Normally, it is a good practice to ask as many questions as possible to clarify all the requirements at the beginning (these are all positive points). Some of them can be (not explicitly written ones in task description):

  • should my solution be structured as for production use?
  • do you want me to write a unit test, too?
  • can I use Google? – NOPE, don’t ask this one. All good companies usually structure the technical questions in the way that any (capable) candidate should be able to answer them. Don’t take it personally if failed, you are not just there yet.

Coding

The solution I have used was based on swapping the items within the array:

using System;

namespace TestApp
{
    class Program
    {
        static void Main(string[] args)
        {
            var array = new int[] { 1, 0, 4, 5, 0, 4, 5, 3, 0 };

            var iterations = 0;
           
            int j = 0;
            for (int i = 0; i < array.Length; i++)
            {
                ++iterations;
                if (array[i] != 0)
                {
                    array[j++] = array[i];
                }
            }

            while (j < array.Length)
            {
                ++iterations1;
                array[j++] = 0;
            }

            Console.WriteLine($"Array: '{string.Join(",", array)}'");
            Console.WriteLine($"Time complexity: O({iterations})"); 
            Console.ReadLine();
        }
    }
}

Let’s examine the code.

As you can see, I have two loops. By the first one (for), I am trying to find a non-zero value in each iteration, copy the value from the current index to Pivot index and incrementing Pivot at the end of the cycle. If zero is found, Pivot index value remains and the loop goes onto the next item. If a non-zero value is found again, the value at the current index gets copied over to Pivot index (zero value) and Pivot index value gets incremented by 1.

The second loop (while) is going to add zero values at all indexes between Pivot index value and the last array index (that many zeros have to be placed back to an array).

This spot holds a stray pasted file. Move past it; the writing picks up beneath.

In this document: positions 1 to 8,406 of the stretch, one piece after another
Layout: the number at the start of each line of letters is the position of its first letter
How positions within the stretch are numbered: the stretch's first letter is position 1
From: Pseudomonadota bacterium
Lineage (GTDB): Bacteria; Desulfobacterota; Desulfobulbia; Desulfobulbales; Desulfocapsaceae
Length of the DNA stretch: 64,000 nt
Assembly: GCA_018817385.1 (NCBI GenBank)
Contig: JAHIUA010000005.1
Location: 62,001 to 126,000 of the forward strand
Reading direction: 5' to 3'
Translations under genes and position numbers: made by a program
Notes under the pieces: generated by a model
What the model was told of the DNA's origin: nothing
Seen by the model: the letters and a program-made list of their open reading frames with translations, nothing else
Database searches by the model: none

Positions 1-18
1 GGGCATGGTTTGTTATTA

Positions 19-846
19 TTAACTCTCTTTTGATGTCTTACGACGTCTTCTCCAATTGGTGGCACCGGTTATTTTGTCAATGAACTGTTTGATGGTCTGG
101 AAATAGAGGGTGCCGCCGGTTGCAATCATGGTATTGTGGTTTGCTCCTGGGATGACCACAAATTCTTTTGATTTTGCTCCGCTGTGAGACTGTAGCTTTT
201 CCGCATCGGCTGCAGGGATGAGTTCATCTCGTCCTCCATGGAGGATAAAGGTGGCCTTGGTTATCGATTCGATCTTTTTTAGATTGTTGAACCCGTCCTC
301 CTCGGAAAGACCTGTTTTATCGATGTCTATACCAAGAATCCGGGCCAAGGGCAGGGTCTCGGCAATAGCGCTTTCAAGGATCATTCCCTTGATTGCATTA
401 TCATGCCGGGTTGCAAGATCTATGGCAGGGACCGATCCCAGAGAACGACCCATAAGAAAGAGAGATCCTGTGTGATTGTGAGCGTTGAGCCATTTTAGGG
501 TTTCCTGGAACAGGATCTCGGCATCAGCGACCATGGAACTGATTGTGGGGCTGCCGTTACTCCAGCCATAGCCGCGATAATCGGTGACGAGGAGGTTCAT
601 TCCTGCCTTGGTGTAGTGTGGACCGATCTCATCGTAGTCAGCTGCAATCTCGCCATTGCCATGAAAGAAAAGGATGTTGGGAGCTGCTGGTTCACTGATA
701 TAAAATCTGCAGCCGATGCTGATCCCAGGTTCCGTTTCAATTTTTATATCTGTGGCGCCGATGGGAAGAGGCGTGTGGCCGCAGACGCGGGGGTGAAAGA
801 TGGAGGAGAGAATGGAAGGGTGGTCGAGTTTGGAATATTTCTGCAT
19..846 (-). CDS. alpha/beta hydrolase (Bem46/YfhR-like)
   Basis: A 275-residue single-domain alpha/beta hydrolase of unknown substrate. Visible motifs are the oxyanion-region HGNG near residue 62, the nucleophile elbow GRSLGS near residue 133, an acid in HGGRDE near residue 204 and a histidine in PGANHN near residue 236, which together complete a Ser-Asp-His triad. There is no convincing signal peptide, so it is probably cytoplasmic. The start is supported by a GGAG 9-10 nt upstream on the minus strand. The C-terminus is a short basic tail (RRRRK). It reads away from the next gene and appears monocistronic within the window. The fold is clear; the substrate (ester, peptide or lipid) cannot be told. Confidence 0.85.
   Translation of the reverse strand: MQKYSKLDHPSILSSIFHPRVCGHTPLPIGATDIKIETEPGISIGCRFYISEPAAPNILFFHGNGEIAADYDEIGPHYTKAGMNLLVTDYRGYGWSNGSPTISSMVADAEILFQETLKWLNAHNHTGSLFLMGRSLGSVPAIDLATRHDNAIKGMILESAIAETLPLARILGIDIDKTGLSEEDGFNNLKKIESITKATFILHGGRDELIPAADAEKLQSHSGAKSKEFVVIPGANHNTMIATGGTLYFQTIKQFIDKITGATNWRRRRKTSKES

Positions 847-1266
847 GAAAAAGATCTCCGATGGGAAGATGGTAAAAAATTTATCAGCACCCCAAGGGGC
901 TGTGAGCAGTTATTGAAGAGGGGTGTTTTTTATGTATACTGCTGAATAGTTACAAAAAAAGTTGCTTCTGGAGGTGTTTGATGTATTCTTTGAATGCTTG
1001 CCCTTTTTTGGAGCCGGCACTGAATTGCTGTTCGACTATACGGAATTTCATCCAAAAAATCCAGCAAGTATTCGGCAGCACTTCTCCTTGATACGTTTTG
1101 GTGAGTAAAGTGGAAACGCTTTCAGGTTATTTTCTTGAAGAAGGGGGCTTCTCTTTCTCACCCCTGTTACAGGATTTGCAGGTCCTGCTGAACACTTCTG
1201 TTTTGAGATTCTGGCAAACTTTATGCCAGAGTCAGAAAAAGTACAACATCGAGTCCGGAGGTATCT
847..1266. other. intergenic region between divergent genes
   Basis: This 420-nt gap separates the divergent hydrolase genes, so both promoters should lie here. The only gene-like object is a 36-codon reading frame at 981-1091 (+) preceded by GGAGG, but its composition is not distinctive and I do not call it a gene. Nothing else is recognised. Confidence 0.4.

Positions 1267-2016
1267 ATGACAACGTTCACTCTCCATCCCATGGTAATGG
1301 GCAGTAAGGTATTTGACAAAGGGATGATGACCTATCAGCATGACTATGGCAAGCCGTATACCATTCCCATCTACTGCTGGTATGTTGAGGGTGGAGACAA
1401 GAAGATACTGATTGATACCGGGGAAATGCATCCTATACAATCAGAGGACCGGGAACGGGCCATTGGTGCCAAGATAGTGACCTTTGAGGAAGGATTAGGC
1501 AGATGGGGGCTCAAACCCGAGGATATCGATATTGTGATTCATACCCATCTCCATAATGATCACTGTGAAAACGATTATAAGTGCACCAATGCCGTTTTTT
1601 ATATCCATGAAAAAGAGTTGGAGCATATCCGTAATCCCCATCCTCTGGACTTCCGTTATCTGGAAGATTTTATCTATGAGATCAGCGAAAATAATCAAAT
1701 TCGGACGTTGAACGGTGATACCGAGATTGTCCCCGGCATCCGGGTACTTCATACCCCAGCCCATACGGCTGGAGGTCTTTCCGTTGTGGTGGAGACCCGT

What is the time complexity of this solution? Let’s do an analysis of it.

First loop (for) goes over 9 items within an array. The array has 3 zero values (while loop). Total number of iterations is: 9 + 3 = 12 => O(12) => O(n)

Linear time complexity? THIS IS PRETTY GOOD TO ME! But do I want to gain an extra point (and I WANTED to) by building a slightly different approach with fewer loop iterations?

So, I asked Google Hiring Technical Manager whether I can compromise the last requirement and reorder the non-zero values in the array a little bit. He has agreed…

Why am I doing this?! The answer is optimization … As you can see, the while loop might not be a part of the solution (now) if going thru an array in a reverse way and swapping the zero-value items with the one sitting at the last (examined) array index:

using System;

namespace TestApp
{
    class Program
    {
        static void Main(string[] args)
        {
            var array = new int[] { 1, 0, 4, 5, 0, 4, 5, 3, 0 };

            var iterations = 0;

            var end = array.Length - 1;
            var index = end;
            for (int i = end; i >= 0; i--)
            {
                ++iterations;
                if (array[i] == 0)
                {
                    var left = array[index];
                    var right = array[i];

                    array[i] = left;
                    array[index--] = right;
                }
            }

            Console.WriteLine($"Array: '{string.Join(",", array)}'");
            Console.WriteLine($"Time complexity: O({iterations})");
            Console.ReadLine();
        }
    }
}

What is the time complexity now?

Algorithm is using one loop (for) and goes over 9 items within an array => O(9) => O(n)

Not a bad approach and another plus point going towards my credit bank (Yep, Yep!).

Conclusion

The second approach might not sound like huge performance achievement (and it is NOT for such a small dataset) but it shows the Technical Recruiter Manager your way of thinking! Remember, it can be only a good impression what stands between choosing you over another tens/hundreds of candidates applying for the same role as you do.

Wishing you good luck and let me know in comments below how the technical interview did go along!

You can download the code from my GitHub repo here: https://github.com/stenly311/Moving-Zero-Value-Items-To-The-End-Of-Array

Few tips what to look at before going to technical interview

Why every Software Developer should learn these 3 languages

We are living in a very fast and dynamic world now. The days when software developer could have just a narrow set of skillset are gone and in order to “do good” on the market, everyone must adopt.

It does not have to be a radial adaptation process (phew!) but having a reasonable good knowledge about certain development languages, patterns, frameworks and “way of doing stuff” ala trends is the must.